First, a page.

Need for Primates in Research



If we understood all of the complexities of what goes on inside people, we would probably not need to use animals for experiments to make better medicines. At the moment, however, we have insufficient knowledge to predict, without experimenting, whether new medicines will work and be safe. Why is this so? To explain, firstly a short description of how living things are organised is required.

The organisation of living things

The type, speed and location of chemical reactions within living organisms is ultimately controlled by genes, which are found in the DNA. The exact order of molecules, called bases, in the DNA determines the properties of every gene. The order of the bases for the entire human DNA has recently been determined (approximately 3 billion bases in total). This information is available through a number of web sites, including the National Center for Biotechnology Information (NCBI). This has revealed that each and every human has at least 30,000 (and maybe many more) genes.

Most genes provide the blueprint for proteins. Proteins have many roles, but essentially they give form and function to all living things. At present we only know what a few of these 30,000 or more proteins do in health and in disease. We do know that many of these proteins have multiple functions. To make matters even more complicated, most proteins do not work on their own, but only in combination with other proteins.

Why primate experiments?

Because we do not know what most of these proteins do, nor do we know how they work with each other, it is impossible to predict the effects many new medicines will have in humans. For these reasons, the only way we can make safe and effective new medicines for humans is first to test these new ideas for medicines. Are they safe, and do they work? Therefore, before being tested in humans, these ideas are generally tested first on cells and then in animals.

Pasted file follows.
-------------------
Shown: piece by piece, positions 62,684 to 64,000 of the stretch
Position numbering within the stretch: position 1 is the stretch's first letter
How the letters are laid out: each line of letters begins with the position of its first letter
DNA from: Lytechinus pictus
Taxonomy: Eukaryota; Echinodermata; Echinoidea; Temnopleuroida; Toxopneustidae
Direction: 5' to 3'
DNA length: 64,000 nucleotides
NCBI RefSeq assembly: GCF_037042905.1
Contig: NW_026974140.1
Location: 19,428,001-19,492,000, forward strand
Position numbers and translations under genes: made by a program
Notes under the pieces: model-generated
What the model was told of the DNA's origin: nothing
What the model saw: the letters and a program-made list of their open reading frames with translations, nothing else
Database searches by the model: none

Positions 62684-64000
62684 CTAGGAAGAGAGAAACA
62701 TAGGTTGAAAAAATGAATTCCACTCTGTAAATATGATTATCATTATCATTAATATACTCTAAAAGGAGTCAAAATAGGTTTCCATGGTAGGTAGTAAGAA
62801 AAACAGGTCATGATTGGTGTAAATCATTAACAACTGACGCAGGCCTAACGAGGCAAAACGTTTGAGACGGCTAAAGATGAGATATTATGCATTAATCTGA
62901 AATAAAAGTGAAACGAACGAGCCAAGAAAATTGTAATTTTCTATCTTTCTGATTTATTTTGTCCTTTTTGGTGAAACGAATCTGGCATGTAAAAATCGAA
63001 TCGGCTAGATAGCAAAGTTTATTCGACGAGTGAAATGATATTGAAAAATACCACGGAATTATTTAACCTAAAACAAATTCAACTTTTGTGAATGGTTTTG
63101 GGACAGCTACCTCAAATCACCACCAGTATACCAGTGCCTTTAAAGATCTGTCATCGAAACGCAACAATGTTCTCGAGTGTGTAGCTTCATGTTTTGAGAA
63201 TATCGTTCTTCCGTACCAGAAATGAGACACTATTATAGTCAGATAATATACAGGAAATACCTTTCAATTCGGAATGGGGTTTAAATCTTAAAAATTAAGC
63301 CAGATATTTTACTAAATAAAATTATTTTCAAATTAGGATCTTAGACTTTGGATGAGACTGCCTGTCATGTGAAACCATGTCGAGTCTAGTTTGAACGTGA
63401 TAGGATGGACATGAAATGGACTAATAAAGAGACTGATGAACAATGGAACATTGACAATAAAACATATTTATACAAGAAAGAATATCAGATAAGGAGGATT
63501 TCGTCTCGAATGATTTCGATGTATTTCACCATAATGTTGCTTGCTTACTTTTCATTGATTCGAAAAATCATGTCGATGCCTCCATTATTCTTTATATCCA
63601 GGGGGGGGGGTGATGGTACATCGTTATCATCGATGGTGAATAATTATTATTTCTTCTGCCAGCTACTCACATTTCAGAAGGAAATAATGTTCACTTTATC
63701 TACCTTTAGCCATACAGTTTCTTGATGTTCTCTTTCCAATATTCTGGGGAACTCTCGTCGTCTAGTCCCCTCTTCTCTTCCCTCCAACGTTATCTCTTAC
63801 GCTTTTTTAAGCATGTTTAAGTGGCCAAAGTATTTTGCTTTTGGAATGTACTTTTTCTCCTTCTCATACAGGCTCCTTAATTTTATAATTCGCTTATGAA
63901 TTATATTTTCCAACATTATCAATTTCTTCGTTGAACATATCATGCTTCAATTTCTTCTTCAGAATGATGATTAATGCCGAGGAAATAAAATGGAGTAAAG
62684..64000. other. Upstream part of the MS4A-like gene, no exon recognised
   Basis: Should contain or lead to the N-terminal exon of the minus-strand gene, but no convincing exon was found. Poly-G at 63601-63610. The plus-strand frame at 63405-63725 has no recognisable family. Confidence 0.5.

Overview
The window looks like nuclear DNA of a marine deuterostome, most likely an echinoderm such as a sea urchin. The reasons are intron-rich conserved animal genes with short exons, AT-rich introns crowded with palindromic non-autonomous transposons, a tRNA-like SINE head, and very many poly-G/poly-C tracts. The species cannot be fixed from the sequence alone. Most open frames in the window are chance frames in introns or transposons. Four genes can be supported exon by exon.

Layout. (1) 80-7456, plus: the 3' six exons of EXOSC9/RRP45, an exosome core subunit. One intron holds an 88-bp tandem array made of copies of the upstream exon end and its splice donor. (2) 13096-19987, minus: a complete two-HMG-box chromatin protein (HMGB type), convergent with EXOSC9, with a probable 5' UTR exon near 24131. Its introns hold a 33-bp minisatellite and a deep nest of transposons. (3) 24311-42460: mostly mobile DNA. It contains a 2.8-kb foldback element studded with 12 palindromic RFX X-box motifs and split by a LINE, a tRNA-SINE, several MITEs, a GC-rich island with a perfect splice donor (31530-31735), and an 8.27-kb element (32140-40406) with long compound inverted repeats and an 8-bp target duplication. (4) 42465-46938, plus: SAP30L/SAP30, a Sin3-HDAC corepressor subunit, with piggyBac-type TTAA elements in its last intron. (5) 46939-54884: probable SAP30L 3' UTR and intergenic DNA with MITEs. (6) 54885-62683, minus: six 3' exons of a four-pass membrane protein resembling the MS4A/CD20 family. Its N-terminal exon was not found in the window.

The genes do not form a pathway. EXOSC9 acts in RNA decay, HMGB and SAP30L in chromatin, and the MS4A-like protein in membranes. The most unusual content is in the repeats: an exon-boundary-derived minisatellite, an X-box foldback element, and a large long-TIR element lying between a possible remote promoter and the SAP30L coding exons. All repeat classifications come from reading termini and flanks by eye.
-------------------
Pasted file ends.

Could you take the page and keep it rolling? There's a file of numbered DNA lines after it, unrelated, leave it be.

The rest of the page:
In animal testing, small animals such as rats and mice are nearly always used in initial experiments. Because animals such as mice and rats are very different from humans, and do not react in the same way, further testing in non-human primates is sometimes necessary.

As explained elsewhere in this website, because they are related in an evolutionary sense, the genes of humans and other primates are very similar. This means that the proteins they make, and the way their cells and bodies work are very similar. This also means that, where it is necessary, we test new medicines in non-human primates, and because their genes are similar to humans, they provide a very important indicator of what will happen in humans.

For many of the major diseases that threaten mankind, curative medicines are lacking. The medicines that are available often have serious side effects or become ineffective with time.

This holds equally true for serious infectious diseases (AIDS, hepatitis, malaria, tuberculosis) as well as for chronic debilitating diseases, such as rheumatoid arthritis and multiple sclerosis.

The development of safer and more effective medicines requires a better understanding of the basic mechanisms that cause diseases. For this reason, fundamental research in animals that respond in the same way as humans is so very important.

Primate research centre